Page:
Life expectancy at birth:   56.07 years (2002 est.)  male: Total fertility
rate:  5.14 children born/woman (2002 est.)

HIV/AIDS - adult prevalence rate:  5.98% (1999 est.)

HIV/AIDS - people living with HIV/AIDS:  130,000 (1999 est.)

HIV/AIDS - deaths:  14,000 (1999 est.)

Nationality:  noun: Togolese (singular and plural) adjective: Togolese

Ethnic groups:  native African (37 tribes; largest and most important
are Ewe, Mina, and Kabre) 99%, European and Syrian-Lebanese less than 1%

Religions:  indigenous beliefs 51%, Christian 29%, Muslim 20%

Languages:  French (official and the language of commerce), Ewe and Mina
(the two major African languages in the south), Kabye (sometimes spelled
Kabiye) and Dagomba (the two major African languages in the north)

Literacy:  definition: age 15 and over can read and write total
population: 51.7% male: 67% female: 37% (1995 est.)

Government Togo

Country name:   Togolese Republic conventional short form:  Republique

Government type:  republic under transition to multiparty democratic rule

Capital:  Lome

Administrative divisions:  5 regions (regions, singular - region);
De La Kara, Des Plateaux, Des Savanes, Centrale, Maritime

Independence:  27 April 1960 (from French-administered UN trusteeship)

National holiday:  Independence Day, 27 April (1960)

Constitution:  multiparty draft constitution approved by High Council of
the Republic 1 July 1992; adopted by public referendum 27 September 1992

Legal system:  French-based court system

Suffrage:  NA years of age; universal adult

Executive branch:  chief of state: President Gen. Gnassingbe EYADEMA
(since 14 April 1967) head of government: Prime Minister Agbeyome KODJO
(since 29 August 2000) cabinet: Council of Ministers appointed by the
president and the prime minister elections: president elected by popular
vote for a five-year term; election last held 21 June 1998 (next to
be held NA 2003); prime minister appointed by the president election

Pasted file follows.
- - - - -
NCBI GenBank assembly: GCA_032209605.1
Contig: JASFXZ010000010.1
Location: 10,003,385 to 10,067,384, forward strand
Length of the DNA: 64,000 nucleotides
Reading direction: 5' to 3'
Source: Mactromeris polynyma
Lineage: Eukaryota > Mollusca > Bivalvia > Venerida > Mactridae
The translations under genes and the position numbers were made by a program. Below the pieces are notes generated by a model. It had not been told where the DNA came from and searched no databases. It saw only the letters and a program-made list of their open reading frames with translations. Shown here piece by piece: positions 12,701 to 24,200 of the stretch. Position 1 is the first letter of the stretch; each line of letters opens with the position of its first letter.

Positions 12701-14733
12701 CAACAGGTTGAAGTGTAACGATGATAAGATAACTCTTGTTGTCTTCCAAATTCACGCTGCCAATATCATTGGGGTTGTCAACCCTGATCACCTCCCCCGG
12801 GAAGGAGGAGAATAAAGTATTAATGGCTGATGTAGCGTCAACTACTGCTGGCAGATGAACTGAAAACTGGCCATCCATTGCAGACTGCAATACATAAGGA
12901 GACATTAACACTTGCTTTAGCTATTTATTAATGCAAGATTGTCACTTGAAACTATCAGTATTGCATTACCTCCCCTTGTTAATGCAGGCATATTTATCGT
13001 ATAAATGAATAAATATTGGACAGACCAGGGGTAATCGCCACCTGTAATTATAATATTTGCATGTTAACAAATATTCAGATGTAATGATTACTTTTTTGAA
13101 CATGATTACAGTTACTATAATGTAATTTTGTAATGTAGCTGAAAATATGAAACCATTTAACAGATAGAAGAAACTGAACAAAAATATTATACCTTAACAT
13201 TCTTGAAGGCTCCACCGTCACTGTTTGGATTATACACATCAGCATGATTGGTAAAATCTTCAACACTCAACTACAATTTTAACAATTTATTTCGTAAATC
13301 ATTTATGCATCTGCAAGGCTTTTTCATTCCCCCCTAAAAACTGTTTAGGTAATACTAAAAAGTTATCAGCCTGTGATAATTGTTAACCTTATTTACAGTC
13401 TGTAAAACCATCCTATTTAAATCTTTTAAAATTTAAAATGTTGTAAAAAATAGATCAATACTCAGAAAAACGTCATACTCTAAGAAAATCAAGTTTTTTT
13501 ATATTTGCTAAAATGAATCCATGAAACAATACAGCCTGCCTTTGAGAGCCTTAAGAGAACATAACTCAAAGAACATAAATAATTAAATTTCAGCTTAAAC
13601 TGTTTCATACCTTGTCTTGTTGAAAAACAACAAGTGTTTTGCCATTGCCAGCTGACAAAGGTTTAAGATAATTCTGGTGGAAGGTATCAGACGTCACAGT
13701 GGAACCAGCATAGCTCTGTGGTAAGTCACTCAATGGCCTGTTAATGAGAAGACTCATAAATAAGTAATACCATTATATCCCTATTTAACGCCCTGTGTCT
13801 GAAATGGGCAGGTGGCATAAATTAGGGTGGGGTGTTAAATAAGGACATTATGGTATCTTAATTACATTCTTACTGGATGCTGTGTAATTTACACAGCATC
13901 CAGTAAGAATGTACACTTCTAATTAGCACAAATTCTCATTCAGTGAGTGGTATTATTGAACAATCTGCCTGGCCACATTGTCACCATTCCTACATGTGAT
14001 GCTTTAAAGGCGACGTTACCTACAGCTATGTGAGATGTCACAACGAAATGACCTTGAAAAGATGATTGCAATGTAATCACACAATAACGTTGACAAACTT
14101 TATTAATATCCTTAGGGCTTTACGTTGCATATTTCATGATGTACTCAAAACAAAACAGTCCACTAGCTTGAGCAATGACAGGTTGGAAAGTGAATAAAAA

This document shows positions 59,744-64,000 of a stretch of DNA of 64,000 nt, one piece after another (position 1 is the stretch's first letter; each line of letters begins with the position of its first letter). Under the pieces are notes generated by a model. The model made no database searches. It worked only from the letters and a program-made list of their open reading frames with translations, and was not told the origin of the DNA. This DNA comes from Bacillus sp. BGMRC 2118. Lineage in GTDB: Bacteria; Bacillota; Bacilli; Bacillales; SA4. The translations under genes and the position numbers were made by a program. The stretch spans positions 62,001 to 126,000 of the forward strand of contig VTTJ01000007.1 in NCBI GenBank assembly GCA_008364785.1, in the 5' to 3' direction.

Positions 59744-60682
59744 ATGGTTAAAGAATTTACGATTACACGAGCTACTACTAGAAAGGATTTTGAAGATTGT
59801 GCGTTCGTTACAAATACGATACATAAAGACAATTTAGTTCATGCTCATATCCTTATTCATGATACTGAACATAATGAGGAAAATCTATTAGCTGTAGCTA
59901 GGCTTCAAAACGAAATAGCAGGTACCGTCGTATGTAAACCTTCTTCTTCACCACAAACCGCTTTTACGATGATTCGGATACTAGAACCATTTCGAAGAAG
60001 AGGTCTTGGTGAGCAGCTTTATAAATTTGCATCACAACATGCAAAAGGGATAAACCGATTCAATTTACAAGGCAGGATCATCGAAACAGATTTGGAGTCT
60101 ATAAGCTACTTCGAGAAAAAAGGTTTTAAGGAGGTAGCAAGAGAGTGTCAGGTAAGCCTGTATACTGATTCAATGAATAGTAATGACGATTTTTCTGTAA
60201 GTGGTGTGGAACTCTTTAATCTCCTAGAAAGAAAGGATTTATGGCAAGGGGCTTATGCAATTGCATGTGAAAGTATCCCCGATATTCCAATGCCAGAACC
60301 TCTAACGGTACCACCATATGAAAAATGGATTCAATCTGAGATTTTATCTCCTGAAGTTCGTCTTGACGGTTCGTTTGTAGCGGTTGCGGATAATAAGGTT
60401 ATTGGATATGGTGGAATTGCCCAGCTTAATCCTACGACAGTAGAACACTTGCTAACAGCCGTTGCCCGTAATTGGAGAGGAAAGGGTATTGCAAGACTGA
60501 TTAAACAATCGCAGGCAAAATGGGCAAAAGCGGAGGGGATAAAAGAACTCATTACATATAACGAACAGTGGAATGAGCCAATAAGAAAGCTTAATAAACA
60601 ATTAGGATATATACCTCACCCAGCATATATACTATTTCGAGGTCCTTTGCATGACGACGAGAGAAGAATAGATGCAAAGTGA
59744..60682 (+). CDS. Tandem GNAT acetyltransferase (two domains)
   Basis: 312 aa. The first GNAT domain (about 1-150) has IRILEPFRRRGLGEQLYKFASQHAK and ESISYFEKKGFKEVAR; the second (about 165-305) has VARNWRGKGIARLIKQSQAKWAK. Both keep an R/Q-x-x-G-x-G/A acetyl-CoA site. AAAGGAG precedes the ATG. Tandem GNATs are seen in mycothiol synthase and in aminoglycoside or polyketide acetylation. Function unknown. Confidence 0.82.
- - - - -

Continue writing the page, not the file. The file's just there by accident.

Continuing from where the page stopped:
results: Gnassingbe EYADEMA reelected president; percent of vote -
Gnassingbe EYADEMA 52.13%, Gilchrist OLYMPIO 34.12%, other 13.75%

Legislative branch:  unicameral National Assembly (81 seats; members are
elected by popular vote to serve five-year terms) elections: last held
21 March 1999 (next was tentatively scheduled for March 2002, however,
it was postponed with no new date given) note: Togo's main opposition
parties boycotted the election because of EYADEMA's alleged manipulation
of 1998 presidential polling; in March of 1999, opposition parties
entered into negotiations with the president over the establishment
of an independent electoral commission and a new round of legislative
elections election results: Judicial branch:  Court of Appeal or Cour
d'Appel; Supreme Court or Cour Supreme

Political parties and leaders:  Action Committee for Renewal or CAR
[Yawovi AGBOYIBO]; Coordination des Forces Nouvelles or CFN [Joseph
KOFFIGOH]; Democratic Convention of African Peoples or CDPA [Leopold
GNININVI]; Party for Democracy and Renewal or PDR [Zarifou AYEVA];
Patriotic Pan-African Convergence or CPP [Edem KODJO]; Rally of the
Togolese People or RPT [President Gen.  Gnassingbe EYADEMA]; Union of
Forces for Change or UFC [Gilchrist OLYMPIO (in exile), Jean Pierre
FABRE, general secretary in Togo]; Union of Independent Liberals or ULI
[Jacques AMOUZOU] note: Rally of the Togolese People or RPT, led by
President EYADEMA, was the only party until the formation of multiple
parties was legalized 12 April 1991

Political pressure groups and leaders:  NA

International organization participation:  ACCT, ACP, AfDB, CCC, ECA,

Diplomatic representation in the US:  chief of mission: Ambassador
Akoussoulelou BODJONA FAX: [1] (202) 232-3190 telephone: [1] (202)
234-4212 chancery: 2208 Massachusetts Avenue NW, Washington, DC 20008

Diplomatic representation from the US:  chief of mission: Ambassador
Karl HOFMANN embassy: Angle Rue Kouenou
 B. P. 852, Lome telephone:
Flag description:  five equal horizontal bands of green (top and bottom)
alternating with yellow; there is a white five-pointed star on a red
square in the upper hoist-side corner; uses the popular pan-African
colors of Ethiopia

Economy Togo

Economy - overview:  This small sub-Saharan economy is heavily
dependent on both commercial and subsistence agriculture, which
provides employment for 65% of the labor force. Some basic foodstuffs
must still be imported. Cocoa, coffee, and cotton generate about
40% of export earnings, with cotton being the most significant cash
crop despite falling prices on the world market. Political unrest,
including private and public sector strikes throughout 1992 and 1993,
jeopardized the reform program, shrunk the tax base, and disrupted vital
economic activity. The 12 January 1994 devaluation of the XOF currency
by 50% provided an important impetus to renewed structural adjustment.
In the industrial sector, phosphate mining is by far the most important
activity. Togo is the world's fourth largest producer, and geological
advantages keep production costs low. The recently privatized mining
operation, Office Togolais des Phosphates (OTP), is slowly recovering
from a steep fall in prices in the early 1990's, but continues to face
the challenge of tough foreign competition, exacerbated by weakening
demand. Togo serves as a regional commercial and trade center. It
continues to expand its duty-free export-processing zone (EPZ), launched